We have written a new book! Why? Because we all the time meet people who waste their energy in corporate “decision-making processes”. So that we don't misunderstand each other: Deciding is important! And taking part in decision-making processes is a good thing. But it has to be the right form of participation - one that is meaningful, appropriate and feasible.
Above all, however, it must be about decisions that are really needed and wanted. Unfortunately, this is far too seldom the case. In our random tests we were able to identify up to 30% decisions (in organizations) that were neither needed nor wanted. Or to put it another way: in 30% of the cases nobody could be identified who really needed the said decision, who raised his hand and said, “Yes, I want this decision”. But there has to be someone like that - at least one. Otherwise nobody can provide information about the purpose of a decision. And nothing makes sense without a purpose!
We call people who want and need a decision (and who say it out loud) the “owners” of a decision. It is important to note that the owner of a decision is not necessarily also the “decision maker”. And the "owner" does not have to control and direct the decision-making process. Our book is about this differentiation. It's about breaking up traditional organizational patterns, overcoming management myths and recognizing degrees of freedom. Only in this way can we make “good” decisions in complex and uncertain times.
We have developed novel tools so that we can use all the necessary degrees of freedom. These tools help people in organizations to create a good process for finding complex decisions - under the pressure that is usually prevalent in everyday business. The use of the tools enables conscious, i.e. "slow thinking" (according to Daniel Kahneman). This is what this book is about: about pragmatic tools that help avoid mistakes in thinking and perception in decision-making processes, in order to consciously increase the quality of decisions.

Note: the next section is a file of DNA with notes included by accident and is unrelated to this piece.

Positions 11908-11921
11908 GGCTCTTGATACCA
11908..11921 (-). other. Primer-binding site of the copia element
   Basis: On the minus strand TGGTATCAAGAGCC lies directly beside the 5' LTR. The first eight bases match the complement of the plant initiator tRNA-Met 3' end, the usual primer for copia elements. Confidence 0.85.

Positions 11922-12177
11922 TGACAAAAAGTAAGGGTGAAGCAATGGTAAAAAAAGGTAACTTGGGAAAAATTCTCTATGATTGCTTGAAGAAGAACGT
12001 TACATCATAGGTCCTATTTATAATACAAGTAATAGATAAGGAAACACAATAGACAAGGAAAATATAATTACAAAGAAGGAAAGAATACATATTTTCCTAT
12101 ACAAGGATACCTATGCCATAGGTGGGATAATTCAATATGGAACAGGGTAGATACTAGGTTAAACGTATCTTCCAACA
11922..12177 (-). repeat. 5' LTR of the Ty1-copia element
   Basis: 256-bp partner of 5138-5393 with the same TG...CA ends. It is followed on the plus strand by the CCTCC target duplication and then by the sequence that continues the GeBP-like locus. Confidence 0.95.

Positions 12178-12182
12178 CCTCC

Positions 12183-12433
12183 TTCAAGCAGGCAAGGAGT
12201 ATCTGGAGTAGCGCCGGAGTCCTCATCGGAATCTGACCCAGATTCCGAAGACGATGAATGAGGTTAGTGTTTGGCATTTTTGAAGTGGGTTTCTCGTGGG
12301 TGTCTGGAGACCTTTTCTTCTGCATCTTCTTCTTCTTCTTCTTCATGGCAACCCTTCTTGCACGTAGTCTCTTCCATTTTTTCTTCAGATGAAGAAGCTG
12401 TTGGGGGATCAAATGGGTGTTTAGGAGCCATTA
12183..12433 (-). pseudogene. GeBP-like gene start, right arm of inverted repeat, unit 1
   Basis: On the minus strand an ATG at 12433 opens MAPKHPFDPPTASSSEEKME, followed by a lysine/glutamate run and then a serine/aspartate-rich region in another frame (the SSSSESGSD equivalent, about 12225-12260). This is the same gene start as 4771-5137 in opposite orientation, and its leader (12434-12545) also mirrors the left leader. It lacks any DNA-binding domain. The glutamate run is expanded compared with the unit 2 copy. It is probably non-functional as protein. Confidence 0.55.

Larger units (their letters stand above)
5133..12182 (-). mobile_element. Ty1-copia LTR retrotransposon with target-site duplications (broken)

Here are 7 tools for making better decisions from our book.
A checklist that helps to clarify the roles in a decision-making process - especially the role of the "owner". Principle: No decision-making process without an owner
With this tool you can continue the results of the “Decision Roles”. Assigns each person their role (s) in the decision-making process. Principle: All roles must be filled - every stakeholder knows his responsibilities
Allows you to systematically think through the need for a decision and to develop a common understanding with all those involved. Principle: a decision is good if it has a purpose and meets the requirements of the "subject" as well as the "people" involved
Playing cards with the ten questions of the Decision Canvas that make it possible to systematically think through each decision need. You may use the Decision Canvas to visualize the answers. Principle: Obtain unbiased information through open questions
Helps - similar to a user story - to formulate a need for a decision and to specify it as a small meaningful story. Principle: bring the need for decision "to the point" and make it communicable
A poster that shows your freedom of choice when it comes to the question: How do I want to make a decision? It invites you to take a closer look and reflect. Do you want to decide? Do you want others to decide? Which form of "we decide" would be best? Principle: consider all degrees of freedom before you choose
Allows you to find out how novel a decision really is. Because only new types of decisions require “slow thinking”. The tool belongs at the start of a decision-making process. Principle: Before you start making a decision, assess the novelty from the perspective of those involved
Before using the 7 mentioned tools to make better decisions, we highly recommend taking a look at the book. There is a detailed description of how you can achieve the best possible results with the said instruments.
By book on Amazon (German version)
Or wherever you can buy books (support your local bookseller!)
Book website: https://heynichtsoschnell.com